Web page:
For the many millions of us working to create a better world, it is easy to feel discouraged by the seeming insignificance of even major successes relative to the scale of the problems we face as a nation and a species. Consumed by the details and challenges of our daily engagements, we may easily lose sight of the big picture of the powerful social dynamic to which our work is contributing.
Step back from time to time; take a breath, look out beyond the immediate horizon to bring that big picture back into perspective. Reflect in awe and wonder at the power of the larger social dynamic to which your work contributes.
In my career in international development, I saw, time and again, that the most successful projects were not the largest or the most carefully, centrally planned; they were the ones that arose from the bottom up. Likewise, successful social movements are emergent, evolving, radically self-organizing, and involve the dedicated efforts of many people, each finding the role that best uses his or her gifts and passions. Their scope and their success may not, at first, be readily apparent. Social movements grow and evolve around framing ideas and mutually supportive relationships instead of through top-down direction. New ideas gain traction, or not, depending on what works for those involved in the movement. Some alliances are fleeting; others endure.
The organism, not the machine, provides the appropriate metaphor. The relevant knowledge resides not in the heads of outside experts but in the people who populate the system. The challenge is to help them recognize, organize, and use that knowledge in ever more effective ways.
This is the model I think of when I think about what it will take to build the New Economy—one based on fulfilling the basic needs of people and planet—that we need. It’s also the way that that economy is already being built: step by step, in creative and surprising ways, by people looking for alternatives to a system that isn’t working for them.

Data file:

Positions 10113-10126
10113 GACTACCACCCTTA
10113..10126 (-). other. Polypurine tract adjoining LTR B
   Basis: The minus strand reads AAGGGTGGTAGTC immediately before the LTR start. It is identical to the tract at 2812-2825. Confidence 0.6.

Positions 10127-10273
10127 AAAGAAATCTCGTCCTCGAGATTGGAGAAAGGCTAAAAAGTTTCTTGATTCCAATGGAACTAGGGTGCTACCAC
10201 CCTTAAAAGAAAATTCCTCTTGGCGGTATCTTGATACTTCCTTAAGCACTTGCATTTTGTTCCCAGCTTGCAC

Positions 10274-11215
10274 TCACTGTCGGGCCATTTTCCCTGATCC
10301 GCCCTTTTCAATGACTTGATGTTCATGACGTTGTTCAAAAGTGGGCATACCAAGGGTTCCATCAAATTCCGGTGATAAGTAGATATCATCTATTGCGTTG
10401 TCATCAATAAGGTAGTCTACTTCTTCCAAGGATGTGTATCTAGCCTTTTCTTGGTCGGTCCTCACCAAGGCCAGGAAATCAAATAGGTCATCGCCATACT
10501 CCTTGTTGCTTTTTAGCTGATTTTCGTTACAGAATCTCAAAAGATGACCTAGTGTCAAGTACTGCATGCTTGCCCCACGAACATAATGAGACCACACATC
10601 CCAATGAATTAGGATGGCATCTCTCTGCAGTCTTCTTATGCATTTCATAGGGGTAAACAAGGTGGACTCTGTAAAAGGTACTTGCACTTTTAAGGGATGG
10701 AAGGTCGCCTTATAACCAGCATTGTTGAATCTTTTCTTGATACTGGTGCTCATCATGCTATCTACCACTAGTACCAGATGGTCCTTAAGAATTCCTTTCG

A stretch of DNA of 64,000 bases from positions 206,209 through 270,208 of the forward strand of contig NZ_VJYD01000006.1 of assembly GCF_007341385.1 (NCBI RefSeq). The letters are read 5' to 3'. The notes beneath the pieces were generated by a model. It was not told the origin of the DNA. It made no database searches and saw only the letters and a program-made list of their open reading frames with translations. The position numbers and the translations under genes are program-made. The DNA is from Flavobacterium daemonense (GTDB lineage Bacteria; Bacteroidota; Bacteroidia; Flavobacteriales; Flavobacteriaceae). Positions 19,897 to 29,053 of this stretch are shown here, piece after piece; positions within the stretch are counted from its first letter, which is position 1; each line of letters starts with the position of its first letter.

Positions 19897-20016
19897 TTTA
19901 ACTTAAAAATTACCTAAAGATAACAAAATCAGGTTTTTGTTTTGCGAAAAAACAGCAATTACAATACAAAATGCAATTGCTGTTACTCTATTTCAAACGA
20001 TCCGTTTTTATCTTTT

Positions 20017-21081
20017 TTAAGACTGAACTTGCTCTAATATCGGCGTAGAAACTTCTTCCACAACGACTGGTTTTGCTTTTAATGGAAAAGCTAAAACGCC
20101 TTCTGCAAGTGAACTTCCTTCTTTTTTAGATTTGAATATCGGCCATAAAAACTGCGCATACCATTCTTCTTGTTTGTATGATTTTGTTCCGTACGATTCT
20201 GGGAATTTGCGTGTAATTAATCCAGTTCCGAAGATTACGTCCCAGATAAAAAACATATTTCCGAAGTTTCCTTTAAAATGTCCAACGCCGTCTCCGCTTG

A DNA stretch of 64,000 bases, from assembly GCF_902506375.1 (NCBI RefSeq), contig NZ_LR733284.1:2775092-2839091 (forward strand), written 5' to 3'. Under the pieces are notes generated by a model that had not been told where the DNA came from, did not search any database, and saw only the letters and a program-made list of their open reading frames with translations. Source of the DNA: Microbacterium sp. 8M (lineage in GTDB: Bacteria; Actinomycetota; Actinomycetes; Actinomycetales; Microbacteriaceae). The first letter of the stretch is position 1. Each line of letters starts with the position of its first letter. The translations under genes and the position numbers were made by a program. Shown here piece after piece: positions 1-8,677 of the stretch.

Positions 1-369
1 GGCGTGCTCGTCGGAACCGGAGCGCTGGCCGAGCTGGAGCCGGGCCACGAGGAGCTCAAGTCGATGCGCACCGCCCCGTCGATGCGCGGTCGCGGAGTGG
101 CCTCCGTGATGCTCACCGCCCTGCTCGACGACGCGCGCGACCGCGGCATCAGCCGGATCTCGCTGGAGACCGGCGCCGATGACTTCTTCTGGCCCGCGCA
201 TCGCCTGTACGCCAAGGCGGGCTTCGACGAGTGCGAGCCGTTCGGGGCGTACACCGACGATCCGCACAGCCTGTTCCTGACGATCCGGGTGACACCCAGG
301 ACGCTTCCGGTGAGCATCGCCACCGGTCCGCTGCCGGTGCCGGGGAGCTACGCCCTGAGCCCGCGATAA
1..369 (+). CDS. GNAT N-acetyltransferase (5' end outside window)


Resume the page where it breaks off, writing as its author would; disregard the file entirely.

To bring down the institutions of Empire, we must begin to build the rules, relationships, and institutions of a New Economy. These must be lived into being from the bottom up.
So how do you know whether your work is contributing to a big-picture outcome? If you can answer yes to any one of the following five questions, then be assured that it is.
- Does it help discredit a false cultural story fabricated to legitimize relationships of domination and exploitation and to replace it with a true story describing unrealized possibilities for growing the real wealth of healthy communities?
- Is it connecting others of the movement’s millions of leaders who didn’t previously know one another, helping them find common cause and build relationships of mutual trust that allow them to speak honestly from their hearts and to know that they can call on one another for support when needed?
- Is it creating and expanding liberated social spaces in which people experience the freedom and support to experiment with living the creative, cooperative, self-organizing relationships of the new story they seek to bring into the larger culture?
- Is it providing a public demonstration of the possibilities of a real-wealth economy?
- Is it mobilizing support for a rule change that will shift the balance of power from the people and institutions of the Wall Street phantom-wealth economy to the people and institutions of living-wealth Main Street economies?
These are useful guidelines for setting both individual and group priorities. Bear in mind that in a systems-change undertaking of this magnitude, there is no magic bullet and no one is going to make it happen on their own, so don’t be discouraged if the world looks much the same today despite your special and heroic effort yesterday. It took five thousand years to create the mess we are in today. It will take more than a few days to set it right.